3 Keys to Success in Marathon Training

3 Keys to Success in Marathon Training
The holidays are gone, the New Year is here, the temperatures are falling fast, and the Boston Marathon is less than 100 days away. It’s time to get serious about your training. As head coach of 6 teams training for the race (Mass General ER & Pediatrics; Joslin Diabetes Center; BIMDC; Red Cross; & the Heartbreakers), I send my runners a ...

The holidays are gone, the New Year is here, the temperatures are falling fast, and the Boston Marathon is less than 100 days away. It’s time to get serious about your training. As head coach of 6 teams training for the race (Mass General ER & Pediatrics; Joslin Diabetes Center; BIMDC; Red Cross; & the Heartbreakers), I send my runners a newsletter with week-to-week tools and inside tips. This is week 6 of my training plan and with holiday obligations no longer diluting their focus, I encourage runners to find their rhythm. Like any good power song on a favorite playlist, a good marathon training block has a repeating rhythm; every week has a flow on which you can count. It can and should be different for each runner. Over the next two weeks, I ask them to find their own POWER RHYTHM. The same way a beat carries a song, the rhythm a runner establishes now will carry them forward through the cold and dark winter months to their best marathon on April 20th.

There are a few things to keep in mind in establishing this rhythm, 3 keys to success: consistency, variation, and body awareness.

1. Consistency

Be consistent. Each week builds on the previous week of training. In order to complete week 16 well, you must have completed weeks 8-15. Inevitably, work and life will get in the way though. I encourage my athletes to DO SOMETHING.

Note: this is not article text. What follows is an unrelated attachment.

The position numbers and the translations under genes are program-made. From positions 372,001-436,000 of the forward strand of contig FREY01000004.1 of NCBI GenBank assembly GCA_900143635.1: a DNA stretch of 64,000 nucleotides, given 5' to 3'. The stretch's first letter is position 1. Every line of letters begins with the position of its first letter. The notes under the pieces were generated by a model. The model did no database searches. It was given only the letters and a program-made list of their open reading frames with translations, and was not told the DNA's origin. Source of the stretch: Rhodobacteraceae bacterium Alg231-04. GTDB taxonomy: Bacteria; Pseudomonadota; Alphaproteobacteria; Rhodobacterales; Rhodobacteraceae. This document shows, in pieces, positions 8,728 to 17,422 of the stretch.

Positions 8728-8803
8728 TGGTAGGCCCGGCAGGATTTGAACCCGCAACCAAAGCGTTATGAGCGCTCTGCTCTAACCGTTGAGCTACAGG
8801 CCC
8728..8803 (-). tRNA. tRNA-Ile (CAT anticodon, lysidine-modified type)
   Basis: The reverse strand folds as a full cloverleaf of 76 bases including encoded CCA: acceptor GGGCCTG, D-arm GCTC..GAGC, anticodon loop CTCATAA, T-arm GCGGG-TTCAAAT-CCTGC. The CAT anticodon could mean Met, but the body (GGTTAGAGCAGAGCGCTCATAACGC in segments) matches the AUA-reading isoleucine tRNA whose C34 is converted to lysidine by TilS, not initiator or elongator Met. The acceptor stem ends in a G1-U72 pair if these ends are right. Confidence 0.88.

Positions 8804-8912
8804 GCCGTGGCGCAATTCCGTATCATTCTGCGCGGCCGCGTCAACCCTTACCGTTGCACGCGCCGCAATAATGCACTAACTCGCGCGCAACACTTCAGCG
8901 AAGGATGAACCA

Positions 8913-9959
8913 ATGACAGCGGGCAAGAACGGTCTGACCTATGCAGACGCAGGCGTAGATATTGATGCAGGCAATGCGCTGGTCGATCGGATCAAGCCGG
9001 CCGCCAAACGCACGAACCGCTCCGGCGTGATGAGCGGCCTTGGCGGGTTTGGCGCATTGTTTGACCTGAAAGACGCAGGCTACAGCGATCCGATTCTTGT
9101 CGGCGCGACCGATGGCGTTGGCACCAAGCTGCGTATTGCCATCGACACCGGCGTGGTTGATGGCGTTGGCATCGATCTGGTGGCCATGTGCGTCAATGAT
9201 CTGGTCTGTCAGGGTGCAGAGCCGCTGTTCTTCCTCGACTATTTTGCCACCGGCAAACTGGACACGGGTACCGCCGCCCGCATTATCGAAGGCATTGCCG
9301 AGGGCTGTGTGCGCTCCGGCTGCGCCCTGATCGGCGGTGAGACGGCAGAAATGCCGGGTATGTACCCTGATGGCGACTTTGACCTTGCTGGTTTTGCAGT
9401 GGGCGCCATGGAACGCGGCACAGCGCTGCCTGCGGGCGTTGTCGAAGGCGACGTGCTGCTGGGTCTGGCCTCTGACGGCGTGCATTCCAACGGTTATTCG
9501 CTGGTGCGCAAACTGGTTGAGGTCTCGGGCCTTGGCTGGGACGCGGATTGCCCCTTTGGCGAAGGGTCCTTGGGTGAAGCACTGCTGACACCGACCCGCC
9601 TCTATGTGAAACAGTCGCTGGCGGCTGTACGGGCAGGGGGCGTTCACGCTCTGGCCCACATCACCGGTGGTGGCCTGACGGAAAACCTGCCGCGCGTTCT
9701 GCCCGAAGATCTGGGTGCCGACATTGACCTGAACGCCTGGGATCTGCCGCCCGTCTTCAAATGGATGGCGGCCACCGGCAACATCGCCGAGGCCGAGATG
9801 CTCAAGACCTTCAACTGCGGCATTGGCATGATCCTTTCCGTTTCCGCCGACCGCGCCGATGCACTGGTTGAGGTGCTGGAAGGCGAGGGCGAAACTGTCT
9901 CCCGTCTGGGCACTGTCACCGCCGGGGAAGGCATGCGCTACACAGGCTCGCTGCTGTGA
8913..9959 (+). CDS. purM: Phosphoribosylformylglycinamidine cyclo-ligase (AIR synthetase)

For example, if the program calls for an easy 6 miles but you only have time for 2, do the 2 mile run. Do not take the day off.

While not exactly on point with the program, running 2 miles will create further distance from your last hard effort, prepare you for your next one, maintain some fitness, and it is much better than an unscheduled day off. The last thing you want to do is cram mileage. A high level of fitness can come by just running 4 days per week. On the flip side of that, you cannot maintain a high level of fitness with four days off in a row. There’s a middle ground. Be consistent there.

2. Variation

Some say that variety is the spice of life. It is most definitely the secret to healthy and fast running. You won’t get faster running the same speed every day and you won’t be able to run your fastest if you run hard every day. Each running day needs a purpose. Each week should include the following: a long run (go far), a maintenance run or two (just go), and a speed workout of some kind (go fast).

3. Body Awareness

LISTEN TO YOUR BODY! Don’t let a training plan or an anxious brain supersede the messages your body is sending you at any point. If something hurts, do something about it. Before you run, foam roll and start slow to get things warm. After you run, stretch and ice. Get your rest. If something affects your stride and doesn’t change, feels “sharp,” or doesn’t improve, see a professional.

In short, establish a training rhythm, be consistent week to week with it, vary each day within your week, listen to your body, and we’ll see you smiling across the finish on Boylston St. April 20th.

Dan Fitzgerald is co-owner and founder of Heartbreak Hill Running Company in Newton, MA and South End Athletic Company in Boston. You can run with his marathon training groups every Saturday for free (9AM at HHRC; 10AM at SEAC). Routes are mapped on RunKeeper (usernames: SEAC or HHRC). Find out more about Heartbreak Hill Running Company and the Heartbreakers running club at http://heartbreakhillrunningcompany.com

Source: blog.runkeeper.com